People often ask who they need to inform that they have gone bankrupt. The answer is usually no-one, because the Official Receiver (OR) will tell all your creditors! However this will take a few weeks, so there are some situations where you may want to tell people yourself because it will make your life a bit easier.
Any debts where court proceedings are underway
Bankruptcy gets rid of your debts, so no court proceedings should continue. Typically this will be relevant for:
- county court judgments (CCJs); or
- charging orders.
If you know that proceedings are already underway when you go bankrupt, or if you get court papers a week or so later, then you should enter a defense to these proceedings: state that you went bankrupt in xxxxxxx court on dd/mm/yyyy, and give your bankruptcy number which you will have been told on the day of your bankruptcy petition.
If you want help to do this, then National Debtline is a great source of useful telephone advice for all matters court-related. They have a good library of information, but if you are in any doubt, phone them up.
If you don’t do this, then you will be able to get any court orders that are made after your bankruptcy set aside later, but it is just simpler to enter a defense and stop the order being made.
Any debts where bailiff enforcement has started or is threatened
If a CCJ or a Liability Order has already been granted before you went bankrupt and you think bailiffs have already been instructed or this might happen soon, then you should inform the creditor that you have gone bankrupt. This is especially important for council tax arrears, where Local Authorities are often very quick to move from a Liability Order to sending in the bailiffs. As you are already bankrupt, a CCJ from a while ago relating to a ‘consumer’ type debt such as a credit card or a loan can usually safely be ignored unless you get a letter threatening bailiff action .
If you have a pre-payment meter for electricity or gas which has got arrears loaded on to it, then you should contact the utility company and tell them your bankruptcy details. They should then remove the arrears from your meter, so all the money you add will be available to spend.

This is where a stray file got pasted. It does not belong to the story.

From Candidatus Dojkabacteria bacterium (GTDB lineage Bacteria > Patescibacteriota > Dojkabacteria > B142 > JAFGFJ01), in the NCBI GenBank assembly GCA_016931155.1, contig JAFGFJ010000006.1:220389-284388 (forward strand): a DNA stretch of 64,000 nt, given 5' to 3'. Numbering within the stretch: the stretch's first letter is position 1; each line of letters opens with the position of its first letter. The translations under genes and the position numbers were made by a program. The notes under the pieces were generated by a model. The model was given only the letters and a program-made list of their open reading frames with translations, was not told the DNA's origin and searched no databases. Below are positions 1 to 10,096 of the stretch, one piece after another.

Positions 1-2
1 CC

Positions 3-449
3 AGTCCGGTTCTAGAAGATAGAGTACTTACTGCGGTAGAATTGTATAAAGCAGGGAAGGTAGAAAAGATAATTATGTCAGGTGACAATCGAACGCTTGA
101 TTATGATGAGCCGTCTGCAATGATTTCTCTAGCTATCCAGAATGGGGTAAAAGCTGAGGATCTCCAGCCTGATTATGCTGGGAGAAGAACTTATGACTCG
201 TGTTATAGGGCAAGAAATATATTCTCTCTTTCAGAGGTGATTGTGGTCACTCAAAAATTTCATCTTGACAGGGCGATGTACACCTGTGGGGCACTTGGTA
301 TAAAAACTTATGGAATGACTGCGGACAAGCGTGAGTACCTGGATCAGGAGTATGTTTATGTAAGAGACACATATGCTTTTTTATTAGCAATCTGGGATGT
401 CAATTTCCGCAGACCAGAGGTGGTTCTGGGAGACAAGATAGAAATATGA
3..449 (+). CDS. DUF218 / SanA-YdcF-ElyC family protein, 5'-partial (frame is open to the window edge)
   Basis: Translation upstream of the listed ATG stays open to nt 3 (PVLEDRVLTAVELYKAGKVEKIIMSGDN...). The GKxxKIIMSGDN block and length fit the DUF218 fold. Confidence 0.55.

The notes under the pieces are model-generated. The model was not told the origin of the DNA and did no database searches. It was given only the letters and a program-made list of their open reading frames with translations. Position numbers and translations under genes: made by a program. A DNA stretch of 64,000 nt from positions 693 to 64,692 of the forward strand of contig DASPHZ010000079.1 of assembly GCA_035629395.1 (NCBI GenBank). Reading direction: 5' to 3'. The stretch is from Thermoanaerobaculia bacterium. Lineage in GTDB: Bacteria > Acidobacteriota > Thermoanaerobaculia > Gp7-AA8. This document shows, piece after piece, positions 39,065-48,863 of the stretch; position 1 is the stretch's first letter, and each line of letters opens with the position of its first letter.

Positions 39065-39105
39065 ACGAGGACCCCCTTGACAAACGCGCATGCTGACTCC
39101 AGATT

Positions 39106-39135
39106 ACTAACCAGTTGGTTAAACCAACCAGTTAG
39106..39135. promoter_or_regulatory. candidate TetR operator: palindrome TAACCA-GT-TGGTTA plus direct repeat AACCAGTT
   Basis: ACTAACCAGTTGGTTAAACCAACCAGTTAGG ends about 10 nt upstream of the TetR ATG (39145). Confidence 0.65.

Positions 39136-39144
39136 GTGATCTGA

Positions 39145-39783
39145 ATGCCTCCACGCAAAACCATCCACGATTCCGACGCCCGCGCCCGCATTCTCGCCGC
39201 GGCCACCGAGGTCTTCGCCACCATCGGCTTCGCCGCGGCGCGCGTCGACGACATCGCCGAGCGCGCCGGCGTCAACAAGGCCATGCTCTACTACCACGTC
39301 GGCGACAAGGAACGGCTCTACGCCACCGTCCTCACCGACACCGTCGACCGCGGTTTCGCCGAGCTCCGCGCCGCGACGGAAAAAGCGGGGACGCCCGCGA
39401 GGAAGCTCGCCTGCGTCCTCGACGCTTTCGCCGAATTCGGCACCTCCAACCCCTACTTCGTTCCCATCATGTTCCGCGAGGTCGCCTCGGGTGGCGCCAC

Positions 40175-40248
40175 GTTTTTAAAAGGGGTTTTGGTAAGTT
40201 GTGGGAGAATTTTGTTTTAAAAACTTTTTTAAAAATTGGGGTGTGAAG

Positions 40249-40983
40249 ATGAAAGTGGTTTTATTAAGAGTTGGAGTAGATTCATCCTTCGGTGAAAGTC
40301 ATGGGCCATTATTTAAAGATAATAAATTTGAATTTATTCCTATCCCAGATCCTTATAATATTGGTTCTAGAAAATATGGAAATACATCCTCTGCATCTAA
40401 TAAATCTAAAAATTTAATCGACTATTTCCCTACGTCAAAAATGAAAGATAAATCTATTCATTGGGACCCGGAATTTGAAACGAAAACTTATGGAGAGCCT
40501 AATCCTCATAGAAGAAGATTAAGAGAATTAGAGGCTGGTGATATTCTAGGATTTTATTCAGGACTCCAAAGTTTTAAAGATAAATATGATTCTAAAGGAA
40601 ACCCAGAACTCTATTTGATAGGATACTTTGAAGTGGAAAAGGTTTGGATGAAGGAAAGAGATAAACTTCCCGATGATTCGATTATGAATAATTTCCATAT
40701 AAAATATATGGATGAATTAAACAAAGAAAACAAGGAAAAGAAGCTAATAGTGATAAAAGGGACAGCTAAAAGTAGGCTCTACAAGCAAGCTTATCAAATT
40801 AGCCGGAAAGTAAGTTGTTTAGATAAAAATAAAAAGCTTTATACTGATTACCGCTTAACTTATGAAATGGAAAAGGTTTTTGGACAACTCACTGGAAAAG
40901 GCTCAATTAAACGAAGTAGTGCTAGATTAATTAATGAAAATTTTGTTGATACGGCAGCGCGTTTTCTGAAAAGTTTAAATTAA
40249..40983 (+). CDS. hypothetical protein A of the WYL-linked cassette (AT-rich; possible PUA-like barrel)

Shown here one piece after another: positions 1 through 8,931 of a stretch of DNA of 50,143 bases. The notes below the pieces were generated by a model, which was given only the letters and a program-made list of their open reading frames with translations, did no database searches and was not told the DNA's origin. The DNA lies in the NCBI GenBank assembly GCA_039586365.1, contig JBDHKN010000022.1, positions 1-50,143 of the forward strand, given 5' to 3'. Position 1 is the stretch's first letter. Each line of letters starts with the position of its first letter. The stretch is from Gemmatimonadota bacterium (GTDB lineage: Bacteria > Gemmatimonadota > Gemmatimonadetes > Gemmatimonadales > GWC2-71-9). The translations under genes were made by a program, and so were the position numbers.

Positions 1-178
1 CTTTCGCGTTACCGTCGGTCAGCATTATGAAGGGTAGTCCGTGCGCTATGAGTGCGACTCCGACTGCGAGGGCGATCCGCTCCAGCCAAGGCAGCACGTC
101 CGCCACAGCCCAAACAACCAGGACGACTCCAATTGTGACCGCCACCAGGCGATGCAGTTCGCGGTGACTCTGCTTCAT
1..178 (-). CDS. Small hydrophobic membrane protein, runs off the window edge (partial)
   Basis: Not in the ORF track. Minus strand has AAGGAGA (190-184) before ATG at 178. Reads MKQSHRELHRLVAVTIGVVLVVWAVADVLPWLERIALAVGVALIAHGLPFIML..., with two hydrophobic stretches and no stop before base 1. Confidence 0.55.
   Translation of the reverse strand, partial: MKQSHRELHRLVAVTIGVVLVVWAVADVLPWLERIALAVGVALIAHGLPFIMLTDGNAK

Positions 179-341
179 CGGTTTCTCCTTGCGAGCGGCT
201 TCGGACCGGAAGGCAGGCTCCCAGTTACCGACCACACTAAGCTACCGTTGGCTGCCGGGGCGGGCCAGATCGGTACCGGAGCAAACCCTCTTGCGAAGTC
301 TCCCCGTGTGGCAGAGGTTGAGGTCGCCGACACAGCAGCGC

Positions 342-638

There is no need for you to contact them – let the OR handle all that. If you are contacted by a creditor or a debt collector, letters can be safely ignored, even if they are threatening court action – they are usually bluffing. If you are phoned or a door-step collector comes round, just give them your bankruptcy details. If they continue to call, then write to them with your bankruptcy details and ask them not to contact you again.
Halt all payments to unsecured creditors
As soon as you have gone bankrupt, you should stop making any payments to unsecured creditors – this includes credit cards, loans, payday loans, catalogue debts, utility arrears, council tax and other tax debts. You no longer owe this money. If you have Direct Debits or Standing Orders set up, you should cancel them. You do not have to inform the creditor what you are doing.
What if creditors continue to call?
It is extremely rare to be pursued for a debt after bankruptcy, except in the first few weeks when either the OR may not yet have told the creditor or the creditor’s systems haven’t yet been fully updated. If this happens, pass the details to the OR.